The succeeding chapter, “The Betrothal,” opens with a brief in-milieu commentary on the use of herbs and intoxicants in Skill training before pivoting to Fitz and the Fool altering Badgerlock’s clothing to permit him to carry some assassin’s equipment. They confer about their situation and reminisce about Buckkeep as it had been in their shared youth, and they make their way to the feast hall where Dutiful’s betrothal to Elliania will be celebrated.
Arriving, Badgerlock takes stock of the current situation of the Great Hall, marking entrances and behaviors as minor nobles flock to Lord Golden and some of the Outisland delegation arrives; he also glosses more of the Outisland sociopolitical system. He also assesses the nobles who cluster around Lord Golden, marking how the latter handles them–until Kettricken and Dutiful make their entrance, and all attention turns to them. The Queen and Prince are followed by the Narcheska and her party, all described along the way. Several of the Dukes follow in turn, then Outislander and other Six Duchies nobles–including Starling and her husband, Lord Fisher.
Badgerlock continues his survey and assessment of the guests, marking Civil Bresinga’s location and starting as Lady Patience arrives and is seated. He is also startled as Dutiful reaches out to him via magic, blending Skill and Wit, and again as he notes the presence of Rosemary, who had occasioned harm in years past. He marks how conversations flow as dinner begins and proceeds, and he attends carefully to the reactions of the assembled nobles as the Prince and Narcheska are betrothed–and as the Outislanders ply their own customs.
Festivities continue, as do the assessments, and Dutiful and Elliania acquit themselves well. Lord Golden plies his hangers-on, and intoxicants emerge through the proceedings. At length, Golden begs leave to depart, and he and Badgerlock make their exit. In their chambers, they exchange news, thinking fondly of Patience as they discuss her. Fitz retires, mulling over what he has to do–and there is much he has to do–and, in his dreams, he communes with his daughter through the Skill.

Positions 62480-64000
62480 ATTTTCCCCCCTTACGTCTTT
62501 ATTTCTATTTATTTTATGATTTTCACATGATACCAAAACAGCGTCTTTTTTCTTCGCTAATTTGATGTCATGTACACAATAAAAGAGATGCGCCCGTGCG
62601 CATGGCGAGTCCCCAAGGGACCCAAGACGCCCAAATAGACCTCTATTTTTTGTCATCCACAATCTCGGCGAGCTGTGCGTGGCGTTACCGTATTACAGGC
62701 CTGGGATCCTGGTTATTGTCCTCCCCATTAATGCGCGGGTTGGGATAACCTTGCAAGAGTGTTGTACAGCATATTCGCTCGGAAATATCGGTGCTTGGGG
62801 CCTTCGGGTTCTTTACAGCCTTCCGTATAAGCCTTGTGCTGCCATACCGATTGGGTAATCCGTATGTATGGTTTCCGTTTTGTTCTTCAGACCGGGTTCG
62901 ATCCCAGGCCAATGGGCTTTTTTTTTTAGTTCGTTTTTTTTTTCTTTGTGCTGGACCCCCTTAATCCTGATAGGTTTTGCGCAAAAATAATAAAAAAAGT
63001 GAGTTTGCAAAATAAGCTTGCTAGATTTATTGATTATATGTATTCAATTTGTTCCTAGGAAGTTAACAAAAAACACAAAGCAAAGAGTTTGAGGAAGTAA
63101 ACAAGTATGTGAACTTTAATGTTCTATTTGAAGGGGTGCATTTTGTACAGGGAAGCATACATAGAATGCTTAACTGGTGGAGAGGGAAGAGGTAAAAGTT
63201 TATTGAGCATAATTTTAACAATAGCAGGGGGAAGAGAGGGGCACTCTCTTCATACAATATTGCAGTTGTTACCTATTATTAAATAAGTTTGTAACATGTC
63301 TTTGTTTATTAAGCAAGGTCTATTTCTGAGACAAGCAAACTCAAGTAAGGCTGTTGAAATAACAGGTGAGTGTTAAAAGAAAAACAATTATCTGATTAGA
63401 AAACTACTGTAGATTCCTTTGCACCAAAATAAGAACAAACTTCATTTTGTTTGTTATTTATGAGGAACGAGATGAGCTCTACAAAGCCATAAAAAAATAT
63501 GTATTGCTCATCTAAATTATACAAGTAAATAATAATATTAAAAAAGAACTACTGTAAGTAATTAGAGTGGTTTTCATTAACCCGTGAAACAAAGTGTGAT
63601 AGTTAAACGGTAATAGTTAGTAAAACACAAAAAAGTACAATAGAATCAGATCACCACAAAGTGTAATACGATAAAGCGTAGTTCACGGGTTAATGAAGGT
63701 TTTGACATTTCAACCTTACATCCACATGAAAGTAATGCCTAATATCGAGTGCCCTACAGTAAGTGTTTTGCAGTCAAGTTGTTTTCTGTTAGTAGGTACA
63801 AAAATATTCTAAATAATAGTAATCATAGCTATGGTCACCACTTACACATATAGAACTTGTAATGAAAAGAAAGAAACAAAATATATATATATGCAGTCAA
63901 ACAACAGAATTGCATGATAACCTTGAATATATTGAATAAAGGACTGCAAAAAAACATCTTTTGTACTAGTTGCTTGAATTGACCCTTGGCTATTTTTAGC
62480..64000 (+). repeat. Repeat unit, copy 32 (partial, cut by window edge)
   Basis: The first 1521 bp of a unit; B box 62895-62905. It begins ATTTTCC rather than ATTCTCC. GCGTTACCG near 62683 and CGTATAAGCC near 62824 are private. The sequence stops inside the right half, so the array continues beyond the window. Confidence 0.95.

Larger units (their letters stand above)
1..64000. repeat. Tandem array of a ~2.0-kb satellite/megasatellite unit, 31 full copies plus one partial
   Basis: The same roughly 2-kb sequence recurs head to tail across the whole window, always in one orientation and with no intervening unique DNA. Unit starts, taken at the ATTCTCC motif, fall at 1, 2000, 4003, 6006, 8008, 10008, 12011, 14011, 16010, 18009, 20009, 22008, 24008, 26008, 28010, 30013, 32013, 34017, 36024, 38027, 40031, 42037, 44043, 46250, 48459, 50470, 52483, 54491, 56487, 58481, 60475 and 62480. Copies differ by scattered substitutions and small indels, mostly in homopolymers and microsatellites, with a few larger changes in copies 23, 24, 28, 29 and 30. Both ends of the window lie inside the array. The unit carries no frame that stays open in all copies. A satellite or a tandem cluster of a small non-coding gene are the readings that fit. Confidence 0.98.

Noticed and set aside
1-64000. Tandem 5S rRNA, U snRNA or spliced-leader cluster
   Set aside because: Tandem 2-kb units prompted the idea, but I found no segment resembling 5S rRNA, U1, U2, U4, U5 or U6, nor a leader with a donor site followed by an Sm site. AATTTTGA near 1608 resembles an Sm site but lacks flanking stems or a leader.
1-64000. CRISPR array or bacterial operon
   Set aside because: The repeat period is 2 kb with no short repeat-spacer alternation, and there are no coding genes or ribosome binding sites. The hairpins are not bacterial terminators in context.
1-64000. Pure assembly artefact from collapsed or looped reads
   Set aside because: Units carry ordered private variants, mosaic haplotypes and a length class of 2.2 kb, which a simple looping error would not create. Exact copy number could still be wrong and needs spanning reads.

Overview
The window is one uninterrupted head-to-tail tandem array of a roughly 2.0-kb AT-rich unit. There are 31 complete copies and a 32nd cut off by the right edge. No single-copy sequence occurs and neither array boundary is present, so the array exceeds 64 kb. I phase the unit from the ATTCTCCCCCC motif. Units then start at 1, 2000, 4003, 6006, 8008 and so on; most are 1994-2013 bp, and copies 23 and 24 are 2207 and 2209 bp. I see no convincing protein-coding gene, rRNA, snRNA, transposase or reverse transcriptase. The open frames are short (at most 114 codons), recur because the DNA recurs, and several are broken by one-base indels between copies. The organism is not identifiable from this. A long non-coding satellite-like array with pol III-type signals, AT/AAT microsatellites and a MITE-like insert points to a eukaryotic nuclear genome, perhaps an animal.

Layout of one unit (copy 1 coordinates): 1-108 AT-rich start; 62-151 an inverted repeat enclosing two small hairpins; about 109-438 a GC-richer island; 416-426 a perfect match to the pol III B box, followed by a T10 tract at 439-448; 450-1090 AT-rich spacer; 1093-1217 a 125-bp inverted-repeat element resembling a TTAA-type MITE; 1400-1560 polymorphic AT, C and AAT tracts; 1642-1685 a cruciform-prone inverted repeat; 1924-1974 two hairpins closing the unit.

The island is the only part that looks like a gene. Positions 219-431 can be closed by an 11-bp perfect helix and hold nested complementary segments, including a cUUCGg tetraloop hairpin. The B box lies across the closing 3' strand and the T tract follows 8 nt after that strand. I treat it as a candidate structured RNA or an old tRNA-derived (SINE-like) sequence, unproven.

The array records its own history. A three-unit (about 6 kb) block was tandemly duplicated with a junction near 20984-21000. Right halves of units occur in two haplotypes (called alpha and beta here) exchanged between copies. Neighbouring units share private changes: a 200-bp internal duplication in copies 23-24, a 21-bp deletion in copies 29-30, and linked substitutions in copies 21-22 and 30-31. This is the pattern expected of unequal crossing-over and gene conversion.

A couple things stand out to me as I reread the chapter again. One of them is Fitz’s comment about resenting the changes to Buckkeep from the days of his youth; he notes that his resentment comes in part from the erasure of his own history–and in part because the changes, which have largely left him behind, prompt him to “feel stodgy and old.” It’s something with which I have some familiarity, affectively reading as I do; I’ve had occasion to go back to places where I’d been before in years longer ago than I care to consider closely, and the differences between then and before, good as they in most cases are, remind me of the passed years and the missed opportunities in the long-ago thens I once had. I know what I have been, what I am still, and so I read as I read.
Another thing that stands out is the overt sexual attention Badgerlock receives from one of the lords flocking to Golden. Again, with earlier Elderlings novels, the case could be made that the Wit stands as a metaphor for homosexuality; again, the present series makes the homosexuality explicit, and I find it…difficult to accept as a metaphor what is openly stated. Perhaps the issue is that the concept has grown past the metaphor, with the homosexuality needing no more obfuscation and the Wit itself having moved beyond the need to be a stand-in for some other thing, taking on its own narrative force rather than serving as an allegory for something else. How much that might parallel other allegorical readings, I am not sure, but I find it a matter of some interest; perhaps I will remember the passing fancy long enough to actually look into it, now and again.